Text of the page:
01/28/2008 - 05/10/2008
Tuesday 06:00 PM - 08:30 PM
Public Affairs Center 422
Civil Liberties is designed to introduce students to a uniquely American, and to some ways of thinking, a wonderfully naive contribution to politics: The written specification of individual liberties and rights that citizens possess and can juridically enforce against the state. Civil Liberties is not, however, a course on law. It is instead a course in political science about law, or a course that has as its subject the relationship of law to the most fundamental sorts of questions about politics.
During the semester, we shall see that most of the serious difficulties (and there are many) in the politics of civil liberties arise from conflicts between our commitments to two or more positive values. There are, for example, inevitable and recurrent conflicts (despite our attempts to ignore them) between the values of liberty and equality. As Felix Frankfurter once wrote, these and other such conflicts are "what the Greeks thousands of years ago recognized as a tragic issue, namely the clash of rights, not the clash of wrongs." In this course, we examine these clashes in light of the broader philosophical and institutional problems of the constitutional order. I hope to show that constitutional "answers" to problems like those of abortion, freedom of speech, and affirmative action require a coherent understanding of the Constitution, and of the assumptions it makes about human nature and the proper ends of government and civil society.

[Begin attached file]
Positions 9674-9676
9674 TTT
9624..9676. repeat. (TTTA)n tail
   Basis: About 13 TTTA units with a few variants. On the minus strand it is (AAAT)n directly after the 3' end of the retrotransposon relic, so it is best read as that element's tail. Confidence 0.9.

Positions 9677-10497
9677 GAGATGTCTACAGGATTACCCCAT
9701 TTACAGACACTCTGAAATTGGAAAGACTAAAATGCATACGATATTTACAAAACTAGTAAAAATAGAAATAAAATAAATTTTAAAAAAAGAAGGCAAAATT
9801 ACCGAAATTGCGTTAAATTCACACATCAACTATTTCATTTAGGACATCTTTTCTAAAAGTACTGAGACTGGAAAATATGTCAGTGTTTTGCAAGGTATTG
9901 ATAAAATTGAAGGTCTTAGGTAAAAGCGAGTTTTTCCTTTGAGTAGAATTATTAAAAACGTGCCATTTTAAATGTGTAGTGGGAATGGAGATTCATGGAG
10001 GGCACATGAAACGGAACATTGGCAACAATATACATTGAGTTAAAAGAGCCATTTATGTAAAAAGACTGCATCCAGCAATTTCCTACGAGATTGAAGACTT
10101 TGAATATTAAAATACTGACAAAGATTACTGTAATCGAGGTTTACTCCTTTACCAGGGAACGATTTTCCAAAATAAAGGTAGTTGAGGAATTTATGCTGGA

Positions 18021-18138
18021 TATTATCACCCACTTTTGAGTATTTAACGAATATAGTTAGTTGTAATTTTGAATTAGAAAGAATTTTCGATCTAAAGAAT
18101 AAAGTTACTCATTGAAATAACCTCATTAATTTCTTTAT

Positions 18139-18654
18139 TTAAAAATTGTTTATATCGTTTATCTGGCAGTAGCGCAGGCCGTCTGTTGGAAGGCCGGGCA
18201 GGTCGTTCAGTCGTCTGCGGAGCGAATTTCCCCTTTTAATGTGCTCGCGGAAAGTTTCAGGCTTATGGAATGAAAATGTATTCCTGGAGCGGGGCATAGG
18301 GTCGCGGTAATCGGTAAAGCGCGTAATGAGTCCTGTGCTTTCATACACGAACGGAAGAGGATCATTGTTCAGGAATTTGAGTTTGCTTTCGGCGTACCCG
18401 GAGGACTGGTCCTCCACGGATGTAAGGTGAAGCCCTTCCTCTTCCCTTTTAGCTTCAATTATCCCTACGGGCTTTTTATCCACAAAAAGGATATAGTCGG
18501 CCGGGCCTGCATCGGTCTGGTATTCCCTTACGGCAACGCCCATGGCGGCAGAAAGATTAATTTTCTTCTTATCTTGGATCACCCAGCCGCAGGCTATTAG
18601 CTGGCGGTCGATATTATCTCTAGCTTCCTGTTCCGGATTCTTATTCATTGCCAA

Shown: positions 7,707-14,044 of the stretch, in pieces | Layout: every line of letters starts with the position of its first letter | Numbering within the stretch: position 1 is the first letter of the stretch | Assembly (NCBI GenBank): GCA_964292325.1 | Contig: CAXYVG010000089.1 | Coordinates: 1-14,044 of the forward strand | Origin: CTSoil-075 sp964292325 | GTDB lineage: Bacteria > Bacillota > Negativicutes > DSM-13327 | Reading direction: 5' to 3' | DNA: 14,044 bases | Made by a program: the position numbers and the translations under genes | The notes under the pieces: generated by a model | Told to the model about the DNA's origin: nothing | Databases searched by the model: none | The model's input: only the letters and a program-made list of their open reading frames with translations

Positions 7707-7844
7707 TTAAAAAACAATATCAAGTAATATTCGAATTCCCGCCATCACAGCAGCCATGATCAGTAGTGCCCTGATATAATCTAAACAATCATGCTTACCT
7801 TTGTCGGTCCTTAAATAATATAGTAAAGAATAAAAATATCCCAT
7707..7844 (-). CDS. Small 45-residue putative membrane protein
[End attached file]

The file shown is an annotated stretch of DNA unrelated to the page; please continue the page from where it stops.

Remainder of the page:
We will, therefore, examine the doctrinal development of specific liberties and rights, such as due process and privacy, but we shall consider them in a broader theoretical context. We shall want to know what overall conception of liberties, rights, and governmental powers most nearly reflects and promotes our best understanding of the Constitution and the polity it both constitutes and envisions. In addressing these issues, we will confront a welter of difficult and controversial questions. It is unlikely that we will succeed in our attempts to answer them fully or finally. What we can hope to achieve, however, is an improved and more sophisticated appreciation of the importance (or not) of our commitment to civil liberties, and of the sacrifices we must make if we choose to honor that commitment.
Texts for the course include Kommers, Finn, & Jacobsohn, American Constitutional Law: Essays, Cases, & Comparative Notes (Rowman, 2004); Rossiter, ed., The Federalist Papers; and van Geel, Understanding Supreme Court Opinions (2nd ed.).
Course requirements include several short essays/papers on topics to be determined by the instructor.
A syllabus for this course is available at:
John Finn (B.A. Nasson College; J.D. Georgetown University; M.A., Ph.D Princeton University; Grande Diplome, French Culinary Institute) is professor of government. He is coauthor, with Kommers and Jacobsohn, of American Constitutional Law: Essays, Cases and Comparative Notes (Rowman, 2004); co-author with Donald P. Kommers of American Constitutional Law: Essays, Cases, and Comparative Notes (West/Wadsworth 1998), and is author of Constitutions in Crisis: Political Violence and the Rule of Law (Oxford University Press, 1991). Click here for more information about John Finn.
Consent of Instructor Required: No
|Level: GLSP||Credits: 3||Enrollment Limit: 18|
Texts to purchase for this course:
John Finn, AMERICAN CONSTITUTIONAL LAW, VOLUME 2 (Rowman & Littlefield), Paperback
Clinton Rossiter, editor, THE FEDERALIST PAPERS (Signet), Paperback
T.R. Van Geel, UNDERSTANDING SUPREME COURT OPINIONS (Longman), Paperback
READING MATERIALS ARE AVAILABLE AT BROAD STREET BOOKS, 45 BROAD STREET, MIDDLETOWN, 860-685-7323 Order your books online
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